Buying Guide 5 of the Best Perpetual Calendar Watches Launched in 2019

Horology might be the only place where complications are a good thing!

calendar | ic_dehaze_black_24px By Brice Goulard | ic_query_builder_black_24px 5 minute read |
Audemars Piguet Royal Oak Selfwinding Perpetual Calendar Ultra-Thin 26586IP.OO.1240IP.01

Complications, when it comes to horology, are all the functions of a watch in addition to the display of the time. Complications are what make mechanical watches attractive – and indeed, horology might be the only place where we can enjoy complication upon complication. Regarding calendar indications, multiple functions have been created but nothing can beat the beauty of the perpetual calendar – a highly complex mechanism, one of the most coveted complications, that indicates the date, and corrects automatically for months with less than 31 days, as well as leap years. In short, once set, your watch will need a single adjustment every 100 years (as a secular year occurs – see more about calendar watches in our technical guide here). To celebrate the beauty of watchmaking, here are 5 of the best perpetual calendar watches introduced this year!

Note: the following list is based on a consensus among the MONOCHROME redaction team. If you have other examples of recently launched perpetual calendar watches, feel free to share them with us in the comment box.

Audemars Piguet Royal Oak Selfwinding Perpetual Calendar Ultra-Thin

As one of the three most coveted complications (with the tourbillon and the minute repeater), the perpetual calendar is often associated with elegance. However, complication means more parts and consequently, thickness. Something that Audemars Piguet wanted to avoid when creating the Royal Oak Selfwinding Perpetual Calendar Ultra-Thin, in order to keep the sleek profile of the Jumbo RO… And the development team succeded, to say the least, as you have in front of you the thinnest perpetual calendar watch and movement ever created. This new model, based on the RD#2 concept, is mainly a technical case study – the design being very RO indeed – where the several layers of a classic QP have been merged into a single stage with the automatic base, resulting in a watch measuring 6.3mm in height (and only 2.89mm for the movement). The rest is equally desirable: titanium and platinum RO case and bracelet, sleek and legible dial in blue, superb execution overall.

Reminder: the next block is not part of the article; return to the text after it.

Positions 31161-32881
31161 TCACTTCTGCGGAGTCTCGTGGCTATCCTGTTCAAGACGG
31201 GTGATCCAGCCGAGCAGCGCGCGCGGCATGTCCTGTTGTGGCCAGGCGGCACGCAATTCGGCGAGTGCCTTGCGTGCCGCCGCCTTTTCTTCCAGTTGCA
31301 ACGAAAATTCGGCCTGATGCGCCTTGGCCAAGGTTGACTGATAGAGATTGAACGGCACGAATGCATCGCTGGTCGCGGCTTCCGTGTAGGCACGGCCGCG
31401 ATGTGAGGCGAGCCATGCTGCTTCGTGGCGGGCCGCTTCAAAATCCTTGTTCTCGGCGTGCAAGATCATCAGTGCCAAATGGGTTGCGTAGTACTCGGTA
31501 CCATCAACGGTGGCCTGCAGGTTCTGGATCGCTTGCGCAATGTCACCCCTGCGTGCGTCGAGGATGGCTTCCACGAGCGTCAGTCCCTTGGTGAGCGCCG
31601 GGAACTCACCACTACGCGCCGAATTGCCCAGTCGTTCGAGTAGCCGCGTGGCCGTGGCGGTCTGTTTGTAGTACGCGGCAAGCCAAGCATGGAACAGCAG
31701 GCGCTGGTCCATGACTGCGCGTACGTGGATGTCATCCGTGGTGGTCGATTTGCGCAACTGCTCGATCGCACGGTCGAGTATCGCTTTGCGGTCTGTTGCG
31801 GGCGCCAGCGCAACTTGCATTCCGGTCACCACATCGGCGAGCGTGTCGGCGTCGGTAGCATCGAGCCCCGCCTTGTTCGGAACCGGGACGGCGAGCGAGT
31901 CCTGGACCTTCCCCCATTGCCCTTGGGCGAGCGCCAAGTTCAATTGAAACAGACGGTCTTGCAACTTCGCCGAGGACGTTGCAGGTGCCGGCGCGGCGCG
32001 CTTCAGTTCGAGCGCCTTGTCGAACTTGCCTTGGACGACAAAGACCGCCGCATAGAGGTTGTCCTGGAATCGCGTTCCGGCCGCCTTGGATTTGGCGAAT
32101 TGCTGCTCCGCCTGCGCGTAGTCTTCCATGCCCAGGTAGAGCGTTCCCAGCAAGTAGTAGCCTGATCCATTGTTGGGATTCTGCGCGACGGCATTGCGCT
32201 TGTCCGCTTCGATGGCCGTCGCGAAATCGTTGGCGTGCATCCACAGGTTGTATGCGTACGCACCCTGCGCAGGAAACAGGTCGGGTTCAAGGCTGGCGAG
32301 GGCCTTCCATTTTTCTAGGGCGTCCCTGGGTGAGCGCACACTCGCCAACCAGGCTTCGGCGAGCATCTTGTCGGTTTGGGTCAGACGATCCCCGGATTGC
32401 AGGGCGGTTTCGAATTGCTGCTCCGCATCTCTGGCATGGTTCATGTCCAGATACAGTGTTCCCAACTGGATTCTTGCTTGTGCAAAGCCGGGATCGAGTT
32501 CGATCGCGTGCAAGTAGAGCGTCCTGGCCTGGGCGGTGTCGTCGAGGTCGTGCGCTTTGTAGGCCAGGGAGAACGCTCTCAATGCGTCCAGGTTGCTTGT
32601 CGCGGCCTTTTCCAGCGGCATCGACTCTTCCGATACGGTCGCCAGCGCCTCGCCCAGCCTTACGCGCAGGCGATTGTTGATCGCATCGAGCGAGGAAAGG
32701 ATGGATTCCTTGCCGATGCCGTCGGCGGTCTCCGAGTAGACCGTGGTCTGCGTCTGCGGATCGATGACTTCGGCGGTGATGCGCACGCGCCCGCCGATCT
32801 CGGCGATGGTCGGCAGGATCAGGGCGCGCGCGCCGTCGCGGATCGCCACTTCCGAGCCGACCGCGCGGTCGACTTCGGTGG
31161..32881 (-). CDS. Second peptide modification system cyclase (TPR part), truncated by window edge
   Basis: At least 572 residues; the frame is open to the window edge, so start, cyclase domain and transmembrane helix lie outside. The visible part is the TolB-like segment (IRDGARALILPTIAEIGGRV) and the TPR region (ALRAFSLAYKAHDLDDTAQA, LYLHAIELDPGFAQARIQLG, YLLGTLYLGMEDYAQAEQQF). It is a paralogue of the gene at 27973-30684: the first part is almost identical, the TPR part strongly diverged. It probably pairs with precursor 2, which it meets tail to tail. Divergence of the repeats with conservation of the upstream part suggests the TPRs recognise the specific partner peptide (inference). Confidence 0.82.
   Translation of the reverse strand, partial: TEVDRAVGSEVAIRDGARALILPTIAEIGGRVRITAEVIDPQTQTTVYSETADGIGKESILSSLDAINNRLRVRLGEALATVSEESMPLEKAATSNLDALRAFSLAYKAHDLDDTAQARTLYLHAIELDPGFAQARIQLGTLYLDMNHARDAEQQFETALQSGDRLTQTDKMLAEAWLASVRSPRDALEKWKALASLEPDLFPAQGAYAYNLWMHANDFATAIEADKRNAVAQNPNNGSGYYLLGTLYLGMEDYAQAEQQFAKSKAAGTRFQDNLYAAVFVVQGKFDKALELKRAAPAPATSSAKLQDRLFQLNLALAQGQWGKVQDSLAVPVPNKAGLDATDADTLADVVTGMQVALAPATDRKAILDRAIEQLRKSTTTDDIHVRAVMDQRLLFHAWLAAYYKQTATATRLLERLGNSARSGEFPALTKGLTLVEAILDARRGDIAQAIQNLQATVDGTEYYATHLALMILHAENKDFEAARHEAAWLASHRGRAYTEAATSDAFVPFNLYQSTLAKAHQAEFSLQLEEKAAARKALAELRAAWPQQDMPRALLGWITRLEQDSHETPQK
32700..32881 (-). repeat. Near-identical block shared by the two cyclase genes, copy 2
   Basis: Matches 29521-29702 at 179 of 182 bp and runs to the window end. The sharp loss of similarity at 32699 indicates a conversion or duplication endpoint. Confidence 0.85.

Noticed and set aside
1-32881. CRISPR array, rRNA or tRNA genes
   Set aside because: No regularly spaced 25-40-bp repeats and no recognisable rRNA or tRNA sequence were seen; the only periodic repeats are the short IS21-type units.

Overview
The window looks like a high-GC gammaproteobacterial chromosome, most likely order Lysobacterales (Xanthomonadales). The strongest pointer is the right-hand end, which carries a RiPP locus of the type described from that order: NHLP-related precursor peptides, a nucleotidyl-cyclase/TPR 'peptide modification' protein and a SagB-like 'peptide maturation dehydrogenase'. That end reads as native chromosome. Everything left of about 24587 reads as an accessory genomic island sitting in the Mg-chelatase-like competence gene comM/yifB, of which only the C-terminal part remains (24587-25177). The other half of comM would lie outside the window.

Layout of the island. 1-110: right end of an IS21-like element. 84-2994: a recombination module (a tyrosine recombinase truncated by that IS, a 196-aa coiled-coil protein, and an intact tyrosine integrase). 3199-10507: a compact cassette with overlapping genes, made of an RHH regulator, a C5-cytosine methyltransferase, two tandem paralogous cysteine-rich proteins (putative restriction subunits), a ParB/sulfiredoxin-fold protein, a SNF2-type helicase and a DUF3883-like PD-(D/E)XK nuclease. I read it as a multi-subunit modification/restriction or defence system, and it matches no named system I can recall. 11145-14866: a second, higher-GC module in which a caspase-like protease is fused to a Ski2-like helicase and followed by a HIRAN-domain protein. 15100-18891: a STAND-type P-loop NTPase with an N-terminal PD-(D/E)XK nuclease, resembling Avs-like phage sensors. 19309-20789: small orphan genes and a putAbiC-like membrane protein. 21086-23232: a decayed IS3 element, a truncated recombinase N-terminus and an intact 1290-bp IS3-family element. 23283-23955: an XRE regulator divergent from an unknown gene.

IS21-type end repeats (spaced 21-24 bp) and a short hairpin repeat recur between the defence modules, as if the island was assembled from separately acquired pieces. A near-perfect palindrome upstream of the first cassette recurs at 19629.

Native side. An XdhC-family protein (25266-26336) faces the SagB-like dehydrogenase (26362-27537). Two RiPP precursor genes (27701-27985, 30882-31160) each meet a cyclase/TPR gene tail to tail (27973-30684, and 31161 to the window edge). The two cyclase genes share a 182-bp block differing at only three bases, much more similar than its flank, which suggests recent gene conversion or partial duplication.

Audemars Piguet Royal Oak Selfwinding Perpetual Calendar Ultra-Thin 26586IP.OO.1240IP.01

Quick Facts: 41mm x 6.3mm titanium case with platinum bezel – Calibre 5133, in-house – automatic – perpetual calendar with date, day of the week, month, leap year and astronomical moon – titanium bracelet with platinum links – 26586IP.OO.1240IP.01 – CHF 140,000

Bovet Récital 21 Retrograde Perpetual Calendar

Bovet is known for its design mixing elegance and boldness but also for its fascinating movements. Calendar and astronomical complications have always been important for the brand, and the recent Récital 21 Retrograde Perpetual Calendar is a perfect example of Bovet’s savoir-faire. Superbly shaped, with an elegant case, the dial shows the perpetual calendar functions in an unusual, yet stunning way. Besides the 3 apertures for the day, the month and the leap year, the main attraction is the retrograde date function, which circles the central hours and minutes sub-dial. An openworked small seconds completes the display. And the overall execution is true “Haute Horlogerie”.

Quick Facts: 44.40mm x 15.50mm – 18k pink gold or titanium case – Calibre 13DM05-QPR, in-house – hand-wound – perpetual calendar with day, retrograde date, month, leap year indication – full skin alligator leather on pin buckle – from CHF 72,000 (depending on the material)

H. Moser & Cie. Pioneer Perpetual Calendar MD